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Bio:I do parkour. It's an obsession. The philosophy that follows is amazing. It's my religion almost! Whenever I'm resting, I'll either be in school or drafting a new project. I never really watch TV or p...read more »

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active| newest | oldestimpact, thats a totally different thing. :)Pressure= force / area

Force = mass * acceleration

Once you have a few missing variables, then it gets more complicated, friction, wind resistance, etc. You can read up more on it. Good luck.

_{Close, and helpful information, but I need to find the FPS of a certain projectile's mass with a certain PSI/force that is in a certain diameter of piping. Get it?}-PKT

F=MA orA=F/MAs an example 50 PSI on a 1" surface gives a

Force of 50Lb. If the projectile is 1/16Lb yourAcceleration is 50*16 (Diameter of pipe will give area through pi*r^{2})Final velocity = root(2

A*length of pipe travelled)L

Acceleration is the

rateat which speed changes, i.e. how fast it goes from zero to final muzzle velocity. SI is meters per second per second (ms^{-2})M is Mass (SI Kg)

The last is an equation of motion

L

Pounds perSquareInch, the amount of push (Force) depends upon how many square inches the compressed air is pushing against.If you think of your tube, and a simple projectile (like a wine-cork) the air pushes on the end of the cork, in this case a circle about

^{3}/_{4}of an inch across. The area of the circle (several burning questions Instructables on this) is given by pi x r^{2}which as an approximation is 3.1416 x (^{3}/_{8}x^{3}/_{8}) is about 0.44 square inches. "r" is the radius which is half the diameter (^{3}/_{4}inch)Multiply the PSI by the area calculated above and you have the force in pounds acting upon the projectile.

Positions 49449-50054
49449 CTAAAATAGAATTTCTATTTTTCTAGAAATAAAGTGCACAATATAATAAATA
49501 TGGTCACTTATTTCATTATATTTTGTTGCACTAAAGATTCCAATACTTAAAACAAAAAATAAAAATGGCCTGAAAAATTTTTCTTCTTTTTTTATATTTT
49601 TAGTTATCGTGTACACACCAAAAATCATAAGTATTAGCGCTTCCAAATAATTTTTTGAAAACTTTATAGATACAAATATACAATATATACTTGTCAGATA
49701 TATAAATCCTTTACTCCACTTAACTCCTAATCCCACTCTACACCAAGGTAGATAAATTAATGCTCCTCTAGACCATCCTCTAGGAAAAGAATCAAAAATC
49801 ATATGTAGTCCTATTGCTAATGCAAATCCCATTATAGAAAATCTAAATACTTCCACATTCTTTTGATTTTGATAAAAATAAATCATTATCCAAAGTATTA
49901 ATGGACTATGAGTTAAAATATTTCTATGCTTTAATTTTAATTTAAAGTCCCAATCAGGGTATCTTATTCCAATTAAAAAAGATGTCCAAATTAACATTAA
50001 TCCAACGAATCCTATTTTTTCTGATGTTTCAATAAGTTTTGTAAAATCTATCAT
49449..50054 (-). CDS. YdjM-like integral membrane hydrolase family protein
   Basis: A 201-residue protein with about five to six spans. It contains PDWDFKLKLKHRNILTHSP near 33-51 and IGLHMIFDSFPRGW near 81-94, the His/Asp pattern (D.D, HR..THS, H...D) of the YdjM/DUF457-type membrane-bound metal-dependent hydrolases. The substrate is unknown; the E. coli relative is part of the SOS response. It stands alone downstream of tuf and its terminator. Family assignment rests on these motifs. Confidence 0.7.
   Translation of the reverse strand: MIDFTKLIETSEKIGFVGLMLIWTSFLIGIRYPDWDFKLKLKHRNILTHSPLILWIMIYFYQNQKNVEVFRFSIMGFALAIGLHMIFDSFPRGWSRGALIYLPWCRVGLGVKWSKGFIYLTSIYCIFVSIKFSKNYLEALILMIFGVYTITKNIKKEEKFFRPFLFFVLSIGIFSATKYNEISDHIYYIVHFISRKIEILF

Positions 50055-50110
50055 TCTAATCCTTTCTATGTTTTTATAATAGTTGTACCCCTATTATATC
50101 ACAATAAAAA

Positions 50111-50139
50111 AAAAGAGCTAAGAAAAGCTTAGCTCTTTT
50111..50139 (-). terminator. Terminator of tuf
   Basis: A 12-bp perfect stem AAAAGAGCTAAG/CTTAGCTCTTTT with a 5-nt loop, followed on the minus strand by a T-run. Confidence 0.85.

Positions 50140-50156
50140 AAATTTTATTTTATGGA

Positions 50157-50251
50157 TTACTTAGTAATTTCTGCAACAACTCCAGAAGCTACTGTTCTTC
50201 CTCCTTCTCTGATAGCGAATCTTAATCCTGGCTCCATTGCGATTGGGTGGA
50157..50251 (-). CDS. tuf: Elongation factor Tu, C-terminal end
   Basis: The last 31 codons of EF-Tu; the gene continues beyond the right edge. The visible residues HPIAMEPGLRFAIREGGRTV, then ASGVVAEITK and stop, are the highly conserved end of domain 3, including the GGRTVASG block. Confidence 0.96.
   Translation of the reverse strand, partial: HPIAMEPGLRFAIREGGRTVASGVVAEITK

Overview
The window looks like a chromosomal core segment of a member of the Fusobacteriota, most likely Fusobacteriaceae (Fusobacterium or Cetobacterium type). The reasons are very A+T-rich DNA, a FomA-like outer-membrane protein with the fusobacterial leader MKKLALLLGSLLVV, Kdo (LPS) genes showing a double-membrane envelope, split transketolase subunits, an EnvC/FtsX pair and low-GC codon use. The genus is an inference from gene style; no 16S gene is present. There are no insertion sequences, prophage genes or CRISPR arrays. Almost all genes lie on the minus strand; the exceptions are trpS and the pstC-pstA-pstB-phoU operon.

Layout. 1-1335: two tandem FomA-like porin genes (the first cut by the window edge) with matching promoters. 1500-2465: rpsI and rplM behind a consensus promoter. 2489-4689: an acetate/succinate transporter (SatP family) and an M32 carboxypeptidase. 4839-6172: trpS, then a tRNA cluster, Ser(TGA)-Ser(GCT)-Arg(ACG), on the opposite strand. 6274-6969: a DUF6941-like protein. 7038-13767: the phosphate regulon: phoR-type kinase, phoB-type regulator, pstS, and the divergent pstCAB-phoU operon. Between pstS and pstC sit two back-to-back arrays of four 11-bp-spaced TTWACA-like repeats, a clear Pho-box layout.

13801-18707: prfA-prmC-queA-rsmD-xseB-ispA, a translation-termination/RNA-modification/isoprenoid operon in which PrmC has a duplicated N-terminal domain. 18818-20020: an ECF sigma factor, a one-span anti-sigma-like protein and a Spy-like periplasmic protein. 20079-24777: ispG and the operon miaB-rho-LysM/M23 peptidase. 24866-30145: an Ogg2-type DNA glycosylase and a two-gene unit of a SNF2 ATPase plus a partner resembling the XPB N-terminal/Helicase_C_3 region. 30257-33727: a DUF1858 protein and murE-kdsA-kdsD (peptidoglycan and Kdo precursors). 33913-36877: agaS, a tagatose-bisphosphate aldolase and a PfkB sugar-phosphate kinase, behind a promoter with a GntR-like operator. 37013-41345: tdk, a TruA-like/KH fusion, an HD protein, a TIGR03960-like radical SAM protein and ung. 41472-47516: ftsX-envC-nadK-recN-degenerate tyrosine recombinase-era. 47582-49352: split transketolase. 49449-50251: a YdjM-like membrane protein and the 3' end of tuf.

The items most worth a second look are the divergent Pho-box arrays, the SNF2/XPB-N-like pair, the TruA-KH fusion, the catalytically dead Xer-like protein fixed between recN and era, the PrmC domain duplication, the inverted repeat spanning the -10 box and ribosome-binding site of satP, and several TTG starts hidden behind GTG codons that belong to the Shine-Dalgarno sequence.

The force will cause the projectile to Accelerate, which can be quantified as the Force you calculate above divided by the mass of the projectile. More force = more acceleration, more mass means less.

The equation of motion is derived elsewhere (previous link), the speed at which the projectile leaves the tube is given by the square root (don't have symbol) of (2 x Accelleration x the length of pipe that the projectile travels)

Condensed:

Speed = sq root ( (2 x length of pipe x PSI x pi x r^{2}) / mass)(I think)

I'm probably not going to be able to do a better job than that, it's a bit tricky. But as I said earlier, experimental measurements may be better in real terms.

L

exactlywhat I was looking for!